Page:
‘Support Dogs’ Helping Shy Zoo Cheetahs Procreate


When it comes to speed, there’s no land animal faster than the cheetah. What’s lesser-known about this majestic animal is that it’s equally shy in nature?

Zookeepers have long known that when Cheetahs get anxious, they stop procreating. So they devised an ingenious way to help them deal with (performance) anxiety and help them get their groove on – ‘Emotional Support Dogs’. Dogs have a long and dependable reputation for providing emotional and physical support to the visually-impaired, ill and the elderly. Now they are doing the same for cheetahs in captivity so that they don’t become extinct. The cheetahs take cues from the dogs, learning to be more relaxed and less-stressed. When the cheetahs are calm and more relaxed, they’re able to start mating again.

The San Diego Zoo Safari Park has been successfully helping the Cheetahs by assigning them companion dogs since the 1980s.

Here are some pictures of such a pair from Columbus Zoo :

Meet 10-week-old cheetah cub, Emmett.

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And his 7-week-old puppy buddy, Cullen.

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Cullen will help Emmett to be more confident.

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As cheetahs are naturally skittish animals.

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Emmett will travel to meet his cousins in the wild.

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And Cullen will be with him every step of the way.

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“A dominant dog is very helpful because cheetahs are quite shy instinctively, and you can’t breed that out of them,” explains Janet Rose-Hinostroza, animal training supervisor at the Park. “When you pair them, the cheetah looks to the dog for cues and learns to model their behavior. It’s about getting them to read that calm, happy-go-lucky vibe from the dog.”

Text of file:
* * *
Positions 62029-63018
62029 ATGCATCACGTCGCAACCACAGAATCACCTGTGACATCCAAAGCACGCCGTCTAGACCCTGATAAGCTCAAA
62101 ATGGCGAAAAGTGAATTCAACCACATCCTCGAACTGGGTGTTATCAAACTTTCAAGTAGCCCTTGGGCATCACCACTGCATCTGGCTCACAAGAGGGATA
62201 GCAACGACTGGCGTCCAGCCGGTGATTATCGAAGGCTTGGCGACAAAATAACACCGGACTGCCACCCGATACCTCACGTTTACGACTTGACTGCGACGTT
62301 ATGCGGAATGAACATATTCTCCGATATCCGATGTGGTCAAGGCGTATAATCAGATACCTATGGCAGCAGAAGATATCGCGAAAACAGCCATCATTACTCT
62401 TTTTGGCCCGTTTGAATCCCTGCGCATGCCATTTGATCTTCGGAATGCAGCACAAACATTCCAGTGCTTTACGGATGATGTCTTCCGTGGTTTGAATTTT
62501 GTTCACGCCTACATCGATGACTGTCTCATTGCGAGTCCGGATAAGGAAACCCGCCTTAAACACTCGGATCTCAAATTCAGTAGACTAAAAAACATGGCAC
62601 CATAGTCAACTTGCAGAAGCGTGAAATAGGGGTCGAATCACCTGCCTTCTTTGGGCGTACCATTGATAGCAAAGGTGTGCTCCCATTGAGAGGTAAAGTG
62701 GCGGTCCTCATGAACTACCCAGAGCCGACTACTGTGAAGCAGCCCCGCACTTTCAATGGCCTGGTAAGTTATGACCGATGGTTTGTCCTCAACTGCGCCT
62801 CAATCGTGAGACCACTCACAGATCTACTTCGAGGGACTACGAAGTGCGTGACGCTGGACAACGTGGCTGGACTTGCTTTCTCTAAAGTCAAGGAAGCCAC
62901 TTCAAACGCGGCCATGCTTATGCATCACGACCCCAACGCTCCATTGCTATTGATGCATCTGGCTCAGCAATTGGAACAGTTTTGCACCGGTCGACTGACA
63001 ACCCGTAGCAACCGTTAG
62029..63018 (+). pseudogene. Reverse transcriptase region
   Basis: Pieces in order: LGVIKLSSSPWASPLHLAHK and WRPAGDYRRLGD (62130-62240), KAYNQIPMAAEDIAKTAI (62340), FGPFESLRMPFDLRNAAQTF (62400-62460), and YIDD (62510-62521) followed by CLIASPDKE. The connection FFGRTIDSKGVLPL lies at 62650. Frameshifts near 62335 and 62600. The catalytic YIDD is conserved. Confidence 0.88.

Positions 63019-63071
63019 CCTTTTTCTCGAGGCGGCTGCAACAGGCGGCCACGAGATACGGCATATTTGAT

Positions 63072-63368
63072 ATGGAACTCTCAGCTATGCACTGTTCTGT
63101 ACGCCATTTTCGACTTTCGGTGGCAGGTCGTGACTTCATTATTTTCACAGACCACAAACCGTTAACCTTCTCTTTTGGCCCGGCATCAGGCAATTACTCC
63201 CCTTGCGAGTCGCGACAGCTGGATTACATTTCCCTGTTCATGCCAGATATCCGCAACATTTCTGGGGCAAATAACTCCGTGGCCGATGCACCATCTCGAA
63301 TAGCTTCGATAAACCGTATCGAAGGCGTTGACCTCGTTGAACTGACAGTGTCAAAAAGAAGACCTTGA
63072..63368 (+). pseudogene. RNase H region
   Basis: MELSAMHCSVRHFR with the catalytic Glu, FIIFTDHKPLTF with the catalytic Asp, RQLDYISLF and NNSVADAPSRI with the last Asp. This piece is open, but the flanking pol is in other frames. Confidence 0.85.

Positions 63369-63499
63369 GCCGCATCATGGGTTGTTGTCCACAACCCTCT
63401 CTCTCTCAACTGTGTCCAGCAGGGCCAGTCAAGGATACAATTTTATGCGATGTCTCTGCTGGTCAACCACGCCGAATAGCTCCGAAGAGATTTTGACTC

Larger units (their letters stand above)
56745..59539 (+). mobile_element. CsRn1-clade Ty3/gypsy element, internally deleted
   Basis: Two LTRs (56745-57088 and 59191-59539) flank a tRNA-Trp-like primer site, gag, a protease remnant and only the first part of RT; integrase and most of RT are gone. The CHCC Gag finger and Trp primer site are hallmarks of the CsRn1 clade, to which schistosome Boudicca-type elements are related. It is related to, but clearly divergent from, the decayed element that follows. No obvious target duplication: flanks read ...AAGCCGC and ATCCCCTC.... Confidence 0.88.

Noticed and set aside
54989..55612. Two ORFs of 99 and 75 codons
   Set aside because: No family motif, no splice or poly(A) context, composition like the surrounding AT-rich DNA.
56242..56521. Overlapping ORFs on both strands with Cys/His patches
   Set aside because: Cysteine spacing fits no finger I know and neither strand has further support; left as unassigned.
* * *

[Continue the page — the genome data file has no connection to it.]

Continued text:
CBS News

The interspecies friendship formed by the cheetah and dog is helping the shy cheetah to breed with their kind. The cubs are paired with the pups when they are 3-4 months old. So, the initial meet is done from the opposite sides of the fence with leashes. Later, when the two animals form a bond they are moved to a shared living space where they spend every moment together, except feeding time.

CBS News

“The dog is the dominant in the relationship, so if we didn’t separate them, the dog would eat all the cheetah’s food and we’d have a really skinny cheetah and a really chubby dog,” explains Rose-Hinostroza.

CBS News

The canines used in this project are mostly rescued and sheltered dogs. And this new partnership gives both species a new purpose to live for.

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